Hand-held take-out foods like the burrito have a long history. Before the Spanish colonization of the Americas, indigenous peoples were eating hand-held snack foods like corn on the cob, popcorn and pemmican. In Mexico, the Spanishobserved Aztecs selling take-out foods like tamales, tortillas, and sauces in open marketplaces. The Pueblo people of the desert Southwest also made tortillas with beans and meat sauce fillings prepared much like the modern burrito we know today.
Cuisine preceding the development of the modern taco, burrito, and enchilada was created by the Pre-Columbian Mesoamerican Aztec peoples of Mexico, whoused tortillas to wrap foods, with fillings of chile sauce, tomatoes, mushrooms, squash, and avocados. Spanish missionaries like Bernardino de Sahagún wrote about Aztec cuisine, describing the variety of tortillas and their preparation, noting that the Aztecs not only used corn in their tortillas, but also squash and amaranth, and that some varieties used turkey, eggs, or honey as a flavoring.Development in Mexico
The word "burrito" appears in the 1895 Diccionario de Mexicanismos, where it is identified as a regional term from Guanajuato and defined as "Tortilla arrollada, con carne u otra cosa dentro, que en Yucatán llaman coçito,y en Cuernavaca y en Mexico, taco" (A rolled tortilla with meat or other ingredients inside, called 'coçito' in Yucatán and 'taco' in the city ofCuernavaca and in Mexico CIty).
The word burrito means "little donkey" in Spanish, coming from burro, which means "donkey". The name burrito possibly derives from the appearance of a rolled up wheat tortilla, which vaguely resembles the ear of its namesake animal, or from bedrolls and packs that donkeys carried. Tradition tells the story of a man named Juan Mendez who used to sell tacos in a streetstand, using a donkey as a transport for himself and the food, during the Mexican Revolution period (1910–1921) in the Bella Vista neighborhood in Ciudad Juárez. To keep the food warm, Mendez wrapped food in large home made flour tortillas inside individual napkins. He had a lot of success, and consumers came from other places around the Mexican border looking for the "food of theburrito" (i.e., "food of the little donkey"), the word they eventually adopted as the name for these large tacos.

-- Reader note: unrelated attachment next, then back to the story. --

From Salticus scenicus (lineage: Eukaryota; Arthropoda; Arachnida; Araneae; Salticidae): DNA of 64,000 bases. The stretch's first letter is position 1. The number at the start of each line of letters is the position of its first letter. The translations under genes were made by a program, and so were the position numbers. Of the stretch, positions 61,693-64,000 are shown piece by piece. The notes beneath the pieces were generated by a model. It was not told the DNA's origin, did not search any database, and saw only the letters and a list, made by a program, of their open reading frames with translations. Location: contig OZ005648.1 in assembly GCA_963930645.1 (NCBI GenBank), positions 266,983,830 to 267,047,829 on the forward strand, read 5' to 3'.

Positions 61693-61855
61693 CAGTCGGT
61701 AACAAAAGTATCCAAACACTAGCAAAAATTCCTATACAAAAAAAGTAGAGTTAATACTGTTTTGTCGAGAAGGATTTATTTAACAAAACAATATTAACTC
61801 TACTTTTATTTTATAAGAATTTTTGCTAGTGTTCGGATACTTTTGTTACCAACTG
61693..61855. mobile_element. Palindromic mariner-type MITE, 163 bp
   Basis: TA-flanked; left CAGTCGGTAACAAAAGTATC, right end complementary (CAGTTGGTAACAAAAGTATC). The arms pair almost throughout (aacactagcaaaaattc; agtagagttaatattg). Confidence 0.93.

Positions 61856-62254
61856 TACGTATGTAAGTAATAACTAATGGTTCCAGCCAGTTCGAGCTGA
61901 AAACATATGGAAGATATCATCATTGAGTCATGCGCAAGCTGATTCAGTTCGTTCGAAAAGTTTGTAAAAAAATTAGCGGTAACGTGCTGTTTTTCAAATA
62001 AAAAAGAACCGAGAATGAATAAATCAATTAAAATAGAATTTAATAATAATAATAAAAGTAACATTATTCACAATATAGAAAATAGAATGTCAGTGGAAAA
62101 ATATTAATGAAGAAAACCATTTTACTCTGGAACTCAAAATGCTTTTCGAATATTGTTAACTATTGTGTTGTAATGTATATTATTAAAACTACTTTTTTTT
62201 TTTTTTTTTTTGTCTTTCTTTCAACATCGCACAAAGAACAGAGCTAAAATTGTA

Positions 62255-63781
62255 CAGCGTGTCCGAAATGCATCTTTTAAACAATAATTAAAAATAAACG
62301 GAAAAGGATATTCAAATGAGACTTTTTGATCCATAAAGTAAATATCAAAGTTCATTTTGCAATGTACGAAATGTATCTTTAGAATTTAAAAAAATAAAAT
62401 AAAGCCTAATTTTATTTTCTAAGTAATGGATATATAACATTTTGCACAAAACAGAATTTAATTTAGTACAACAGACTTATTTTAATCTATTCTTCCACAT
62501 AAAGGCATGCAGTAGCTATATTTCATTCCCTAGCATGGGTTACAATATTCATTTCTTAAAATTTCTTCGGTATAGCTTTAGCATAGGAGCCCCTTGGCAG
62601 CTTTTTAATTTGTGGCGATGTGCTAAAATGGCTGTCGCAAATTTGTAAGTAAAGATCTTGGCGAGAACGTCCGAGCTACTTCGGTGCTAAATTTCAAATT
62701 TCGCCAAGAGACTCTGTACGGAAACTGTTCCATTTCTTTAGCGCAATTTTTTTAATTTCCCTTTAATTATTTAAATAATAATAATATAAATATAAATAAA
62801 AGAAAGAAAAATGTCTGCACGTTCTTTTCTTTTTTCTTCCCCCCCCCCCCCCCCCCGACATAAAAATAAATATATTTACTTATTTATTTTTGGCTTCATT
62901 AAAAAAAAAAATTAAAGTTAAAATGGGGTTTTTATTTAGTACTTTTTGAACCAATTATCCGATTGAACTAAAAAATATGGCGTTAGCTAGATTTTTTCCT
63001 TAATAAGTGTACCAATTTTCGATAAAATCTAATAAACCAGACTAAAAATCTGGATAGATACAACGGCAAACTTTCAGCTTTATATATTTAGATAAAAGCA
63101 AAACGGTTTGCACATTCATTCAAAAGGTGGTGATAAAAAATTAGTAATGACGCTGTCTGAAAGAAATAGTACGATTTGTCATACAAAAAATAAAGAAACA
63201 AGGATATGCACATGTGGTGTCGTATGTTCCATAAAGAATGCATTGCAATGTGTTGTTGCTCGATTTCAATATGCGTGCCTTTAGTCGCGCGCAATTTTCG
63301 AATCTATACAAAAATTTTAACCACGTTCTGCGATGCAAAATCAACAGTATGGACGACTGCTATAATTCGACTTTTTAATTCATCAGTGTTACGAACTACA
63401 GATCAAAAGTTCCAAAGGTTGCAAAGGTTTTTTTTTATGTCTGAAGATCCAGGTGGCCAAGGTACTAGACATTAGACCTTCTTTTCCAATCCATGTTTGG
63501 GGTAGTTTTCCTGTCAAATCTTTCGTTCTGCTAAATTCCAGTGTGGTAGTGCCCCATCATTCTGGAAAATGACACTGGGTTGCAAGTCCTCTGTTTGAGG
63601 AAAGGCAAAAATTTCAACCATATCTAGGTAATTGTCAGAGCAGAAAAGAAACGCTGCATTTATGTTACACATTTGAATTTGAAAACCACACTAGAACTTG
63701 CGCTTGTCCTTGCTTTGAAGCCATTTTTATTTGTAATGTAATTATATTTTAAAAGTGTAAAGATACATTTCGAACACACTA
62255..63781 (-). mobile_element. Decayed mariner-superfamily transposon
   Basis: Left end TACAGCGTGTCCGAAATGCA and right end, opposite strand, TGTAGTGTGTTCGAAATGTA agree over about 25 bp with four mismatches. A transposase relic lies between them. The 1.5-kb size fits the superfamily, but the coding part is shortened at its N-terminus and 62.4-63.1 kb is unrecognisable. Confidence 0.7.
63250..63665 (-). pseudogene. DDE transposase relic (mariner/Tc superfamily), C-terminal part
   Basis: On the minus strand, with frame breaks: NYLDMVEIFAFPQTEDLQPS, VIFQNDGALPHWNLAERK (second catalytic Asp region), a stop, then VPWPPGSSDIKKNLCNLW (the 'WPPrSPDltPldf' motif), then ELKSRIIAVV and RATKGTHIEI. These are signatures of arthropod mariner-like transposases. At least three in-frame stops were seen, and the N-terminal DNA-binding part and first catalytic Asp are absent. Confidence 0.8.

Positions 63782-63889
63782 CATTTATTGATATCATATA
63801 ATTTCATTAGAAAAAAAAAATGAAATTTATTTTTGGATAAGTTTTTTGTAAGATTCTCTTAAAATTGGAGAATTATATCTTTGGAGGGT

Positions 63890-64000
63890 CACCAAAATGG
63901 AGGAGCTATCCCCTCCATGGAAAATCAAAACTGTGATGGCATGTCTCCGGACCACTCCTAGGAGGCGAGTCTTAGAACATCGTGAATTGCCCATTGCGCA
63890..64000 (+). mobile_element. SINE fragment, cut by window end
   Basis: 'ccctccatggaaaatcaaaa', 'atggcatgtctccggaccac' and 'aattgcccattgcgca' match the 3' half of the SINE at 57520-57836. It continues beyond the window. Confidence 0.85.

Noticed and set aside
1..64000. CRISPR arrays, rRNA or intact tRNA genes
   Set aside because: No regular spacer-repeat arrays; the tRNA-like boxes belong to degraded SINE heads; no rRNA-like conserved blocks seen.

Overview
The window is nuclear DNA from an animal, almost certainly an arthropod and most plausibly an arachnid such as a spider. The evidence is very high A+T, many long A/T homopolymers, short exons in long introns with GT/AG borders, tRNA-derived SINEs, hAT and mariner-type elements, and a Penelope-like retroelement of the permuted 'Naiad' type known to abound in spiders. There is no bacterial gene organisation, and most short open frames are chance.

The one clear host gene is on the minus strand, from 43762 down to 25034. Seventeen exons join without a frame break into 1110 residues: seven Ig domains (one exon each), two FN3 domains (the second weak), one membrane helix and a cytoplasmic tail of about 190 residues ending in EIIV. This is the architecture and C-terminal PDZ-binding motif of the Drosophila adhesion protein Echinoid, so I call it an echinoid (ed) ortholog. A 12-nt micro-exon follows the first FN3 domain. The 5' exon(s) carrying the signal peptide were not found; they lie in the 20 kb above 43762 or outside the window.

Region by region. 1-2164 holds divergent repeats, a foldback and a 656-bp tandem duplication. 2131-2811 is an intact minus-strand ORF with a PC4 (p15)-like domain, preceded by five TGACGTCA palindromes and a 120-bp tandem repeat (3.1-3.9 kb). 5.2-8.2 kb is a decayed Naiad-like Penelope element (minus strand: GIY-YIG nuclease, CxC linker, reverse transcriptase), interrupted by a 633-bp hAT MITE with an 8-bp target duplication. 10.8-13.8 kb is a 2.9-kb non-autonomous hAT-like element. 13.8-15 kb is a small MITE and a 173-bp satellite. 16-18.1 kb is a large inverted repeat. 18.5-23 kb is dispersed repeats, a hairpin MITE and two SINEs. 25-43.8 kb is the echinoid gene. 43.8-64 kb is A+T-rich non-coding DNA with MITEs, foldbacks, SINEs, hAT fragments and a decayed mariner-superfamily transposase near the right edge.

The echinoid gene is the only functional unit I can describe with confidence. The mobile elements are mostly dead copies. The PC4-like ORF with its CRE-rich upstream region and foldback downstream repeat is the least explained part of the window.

Development in the United States
In 1923, Alejandro Borquez opened the Sonora cafe in Los Angeles, which later changed its name to the El Cholo Spanish Cafe. Burritos first appeared on American restaurant menus at the El Cholo Spanish Cafe during the 1930s. Burritos werementioned in the U.S. media for the first time in 1934, appearing in the Mexican Cookbook, a collection of regional recipes from New Mexico authored by historian Erna Fergusson.
Burritos are a traditional food of Ciudad Juárez, a city in the northern Mexican state of Chihuahua, where people buy them at restaurants and roadside stands. Northern Mexican border townslike Villa Ahumada have an established reputation for serving burritos. Authentic Mexican burritos are usually small and thin, with flour tortillas containing only one or two ingredients: some form of meat or fish, potatoes, rice, beans, asadero cheese, chile rajas, or chile relleno. Other types of ingredients may include barbacoa, mole, chopped hot dogs cooked in a tomato and chile sauce,...